Beyond Lead, Water Contamination Widespread in the US

by Rona Fried

Since the water crisis in Flint, Michigan became a national news story, plenty of other communities are examining the health of their drinking water resources and it’s not a pretty picture.

How About Iowa?

To give you an example of the extent of our nation’s water problems, let’s look at Iowa.

500,000 people in Des Moines get their drinking water from a river, and like Flint, it is more polluted than federal standards allow but for different reasons. In Iowa, the problem is nitrate pollution from the over-abundance of fertilizers used in corn country and the millions of animals confined in factory farms.

260 towns and cities have the same problem in Iowa – in other words, polluted drinking water affects most of the state, says Richard Manning in Harpers. Nothing like drinking a combination of nitrogen fertilizer, pesticides, and manure … Yum!

Clean Water Act

Clean Water Act

You might ask, aren’t there environmental laws that protect this drinking water? In fact, there are not. The EPA only regulates water that flows from a pipe into a river, from factories, for example, but has no authority over "nonpoint" pollution – which can’t be attributed to any one source.

"Nationwide, any river or stream that winds through farm country suffers pollution to the point of death, but in the Upper Midwest, the plague is nearly total," says Manning.

These are the same fertilizers that travel down the Mississippi River and end up in the Gulf of Mexico, causing the infamous dead zones. Iowa contributes 25% of that pollution, notes Manning.

Read our article, 12 States Work to Shrink Gulf of Mexico Dead Zone.

While it didn’t make national news, citizens in Toledo, Ohio couldn’t drink the water in 2014 after fertilizers caused toxic algae blooms, Manning points out. What did Ohio Governor John Kasich do? He called in the National Guard to distribute bottled water and signed a "palliative bill endorsed by "Big Ag" that did nothing to prevent it from happening again.

The problem goes beyond fertilizers. EPA has listed 100 chemicals found in water that aren’t yet regulated, in addition to pharmaceuticals and birth control pills that people flush or excrete down their toilets.

EPA’s Waters of the US Rules

Last year, when EPA introduced the "Waters of the United States" rule to clarify its ability to oversee rivers that supply drinking water for a third of Americans, Republicans passed legislation to stop this "massive overreach." President Obama vetoed it.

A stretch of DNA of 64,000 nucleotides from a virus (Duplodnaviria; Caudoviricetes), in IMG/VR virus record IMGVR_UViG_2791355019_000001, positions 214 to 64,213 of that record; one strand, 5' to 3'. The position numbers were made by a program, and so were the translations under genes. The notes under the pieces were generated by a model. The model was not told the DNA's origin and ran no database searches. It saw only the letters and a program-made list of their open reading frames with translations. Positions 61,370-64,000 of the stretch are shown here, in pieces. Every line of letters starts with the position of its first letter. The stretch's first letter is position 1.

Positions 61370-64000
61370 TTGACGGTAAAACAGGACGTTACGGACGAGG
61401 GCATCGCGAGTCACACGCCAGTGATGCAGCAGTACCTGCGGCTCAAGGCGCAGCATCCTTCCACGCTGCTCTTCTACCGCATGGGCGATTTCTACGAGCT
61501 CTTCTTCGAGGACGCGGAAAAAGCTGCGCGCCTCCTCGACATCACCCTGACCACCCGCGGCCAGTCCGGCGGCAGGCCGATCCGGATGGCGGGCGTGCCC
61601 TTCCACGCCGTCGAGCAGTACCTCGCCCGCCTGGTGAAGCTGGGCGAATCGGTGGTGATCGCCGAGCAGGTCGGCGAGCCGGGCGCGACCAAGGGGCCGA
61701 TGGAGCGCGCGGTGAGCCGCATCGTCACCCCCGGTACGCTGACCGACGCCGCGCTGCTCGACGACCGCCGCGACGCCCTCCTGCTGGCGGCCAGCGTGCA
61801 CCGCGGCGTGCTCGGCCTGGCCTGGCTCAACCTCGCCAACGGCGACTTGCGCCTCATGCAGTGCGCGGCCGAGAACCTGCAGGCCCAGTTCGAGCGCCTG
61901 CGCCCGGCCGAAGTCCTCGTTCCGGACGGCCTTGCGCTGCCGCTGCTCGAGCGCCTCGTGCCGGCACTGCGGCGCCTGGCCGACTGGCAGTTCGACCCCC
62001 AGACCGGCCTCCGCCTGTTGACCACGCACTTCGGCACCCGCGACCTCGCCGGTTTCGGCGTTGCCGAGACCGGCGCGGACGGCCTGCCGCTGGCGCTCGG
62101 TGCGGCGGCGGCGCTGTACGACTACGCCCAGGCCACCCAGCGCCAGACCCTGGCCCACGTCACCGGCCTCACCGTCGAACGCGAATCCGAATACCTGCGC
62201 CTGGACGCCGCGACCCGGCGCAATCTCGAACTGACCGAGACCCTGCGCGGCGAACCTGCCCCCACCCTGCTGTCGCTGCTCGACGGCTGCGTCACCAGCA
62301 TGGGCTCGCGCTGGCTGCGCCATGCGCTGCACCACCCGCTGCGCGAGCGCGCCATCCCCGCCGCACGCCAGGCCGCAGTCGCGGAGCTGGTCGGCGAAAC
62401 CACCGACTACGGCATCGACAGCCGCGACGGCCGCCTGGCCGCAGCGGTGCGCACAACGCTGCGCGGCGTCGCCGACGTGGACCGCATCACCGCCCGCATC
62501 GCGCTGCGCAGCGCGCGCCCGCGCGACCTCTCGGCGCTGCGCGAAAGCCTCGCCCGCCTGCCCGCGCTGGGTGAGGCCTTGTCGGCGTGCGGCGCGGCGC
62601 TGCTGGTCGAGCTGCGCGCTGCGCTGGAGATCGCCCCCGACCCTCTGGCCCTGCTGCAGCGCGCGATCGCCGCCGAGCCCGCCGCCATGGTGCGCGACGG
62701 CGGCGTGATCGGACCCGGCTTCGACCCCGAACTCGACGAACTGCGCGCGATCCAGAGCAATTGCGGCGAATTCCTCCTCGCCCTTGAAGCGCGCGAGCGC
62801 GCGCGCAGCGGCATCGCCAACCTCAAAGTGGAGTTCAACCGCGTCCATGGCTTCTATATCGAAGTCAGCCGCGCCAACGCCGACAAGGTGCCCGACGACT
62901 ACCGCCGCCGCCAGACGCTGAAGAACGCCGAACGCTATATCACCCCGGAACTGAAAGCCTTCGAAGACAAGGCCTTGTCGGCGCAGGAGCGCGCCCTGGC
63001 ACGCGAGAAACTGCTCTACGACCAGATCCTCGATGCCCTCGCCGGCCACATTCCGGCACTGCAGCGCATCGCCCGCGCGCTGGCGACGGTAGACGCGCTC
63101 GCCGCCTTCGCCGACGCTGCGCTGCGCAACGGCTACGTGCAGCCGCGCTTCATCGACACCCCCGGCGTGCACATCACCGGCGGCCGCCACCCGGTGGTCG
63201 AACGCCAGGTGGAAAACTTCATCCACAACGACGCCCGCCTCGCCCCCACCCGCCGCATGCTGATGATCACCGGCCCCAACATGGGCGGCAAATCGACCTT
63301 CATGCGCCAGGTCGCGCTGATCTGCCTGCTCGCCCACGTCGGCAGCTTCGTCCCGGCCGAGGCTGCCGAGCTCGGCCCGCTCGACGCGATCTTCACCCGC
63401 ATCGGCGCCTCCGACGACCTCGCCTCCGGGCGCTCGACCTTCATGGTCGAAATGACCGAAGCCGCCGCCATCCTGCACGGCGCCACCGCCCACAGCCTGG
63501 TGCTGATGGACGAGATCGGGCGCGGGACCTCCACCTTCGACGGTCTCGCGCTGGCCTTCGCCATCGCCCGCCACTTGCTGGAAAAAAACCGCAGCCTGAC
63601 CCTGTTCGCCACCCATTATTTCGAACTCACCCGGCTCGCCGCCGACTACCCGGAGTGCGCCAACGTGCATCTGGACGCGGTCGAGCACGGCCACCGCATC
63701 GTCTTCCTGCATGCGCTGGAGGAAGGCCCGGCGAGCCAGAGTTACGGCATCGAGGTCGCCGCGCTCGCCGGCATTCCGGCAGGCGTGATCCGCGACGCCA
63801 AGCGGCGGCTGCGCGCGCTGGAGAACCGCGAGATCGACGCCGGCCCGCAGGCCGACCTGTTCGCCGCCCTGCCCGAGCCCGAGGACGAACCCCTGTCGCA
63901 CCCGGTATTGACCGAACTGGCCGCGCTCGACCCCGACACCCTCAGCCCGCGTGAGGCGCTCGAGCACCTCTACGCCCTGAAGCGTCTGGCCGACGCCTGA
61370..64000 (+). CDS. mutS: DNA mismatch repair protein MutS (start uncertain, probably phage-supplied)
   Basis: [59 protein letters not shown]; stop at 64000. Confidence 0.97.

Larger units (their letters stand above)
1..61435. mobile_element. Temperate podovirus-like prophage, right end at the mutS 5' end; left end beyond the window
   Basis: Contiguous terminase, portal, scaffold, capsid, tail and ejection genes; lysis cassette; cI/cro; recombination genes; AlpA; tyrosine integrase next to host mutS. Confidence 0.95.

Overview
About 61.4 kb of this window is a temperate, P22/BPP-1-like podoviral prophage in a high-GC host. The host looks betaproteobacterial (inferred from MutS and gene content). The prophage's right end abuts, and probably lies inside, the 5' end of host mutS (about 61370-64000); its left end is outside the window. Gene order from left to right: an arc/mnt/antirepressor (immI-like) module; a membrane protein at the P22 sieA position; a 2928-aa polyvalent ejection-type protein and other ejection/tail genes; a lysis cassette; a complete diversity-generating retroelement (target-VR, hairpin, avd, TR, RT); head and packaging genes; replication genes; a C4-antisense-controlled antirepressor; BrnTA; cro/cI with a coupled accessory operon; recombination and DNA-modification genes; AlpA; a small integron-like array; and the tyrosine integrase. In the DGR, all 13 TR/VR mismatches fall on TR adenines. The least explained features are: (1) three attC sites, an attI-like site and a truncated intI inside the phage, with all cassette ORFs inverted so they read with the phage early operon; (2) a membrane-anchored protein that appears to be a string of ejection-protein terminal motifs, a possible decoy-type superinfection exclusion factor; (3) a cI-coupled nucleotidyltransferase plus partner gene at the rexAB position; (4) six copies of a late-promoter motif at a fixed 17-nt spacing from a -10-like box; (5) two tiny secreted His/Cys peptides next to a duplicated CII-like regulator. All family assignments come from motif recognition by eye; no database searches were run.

And when EPA tried to gain some control over factory farm waste flowing into rivers, Iowa Governor Bransted simply cut the budget for state inspectors, says Manning.

Meanwhile, Iowa utility Des Moines Water Works has spent over $1 million to filter nitrates out of the water, but "the level and persistence of the pollution have repeatedly overwhelmed the equipment," says Manning. If filtration doesn’t work, the utility faces about $180 million for upgraded equipment.

It’s not as if these problems can’t be fixed. Instead of allowing farm runoff to directly enter waterways, it can be routed into pastures and wetlands that treat the water naturally. Manning says that just 10 acres of wetland can treat runoff from 1000 acres of corn.

Some farmers are moving in this direction. Read our article, Farmers Turn to Floating Islands to Cut Pollution.

Farmers can also reduce fertilizer use, of course. "If 40% of cropland claimed by corn were planted with other crops and permanent pasture, the whole litany of problems caused by industrial agriculture – certainly the nitrate pollution of drinking water – would begin to evaporate.

There are no technological or financial hurdles to implementing this program, but there is a political obstacle: the federal government would have to stop subsidizing growing corn. Between 1995-2012, those subsidies amounted to $84 billion," says Manning.

In the latest ranking of how well countries protect their environmental resources, the US comes in #26.

This article first appeared in The Hill.

Read the Harpers article, which gets into the issue of growing corn for ethanol, The Trouble with Iowa: Corn, Corruption, and the Presidential Caucuses:

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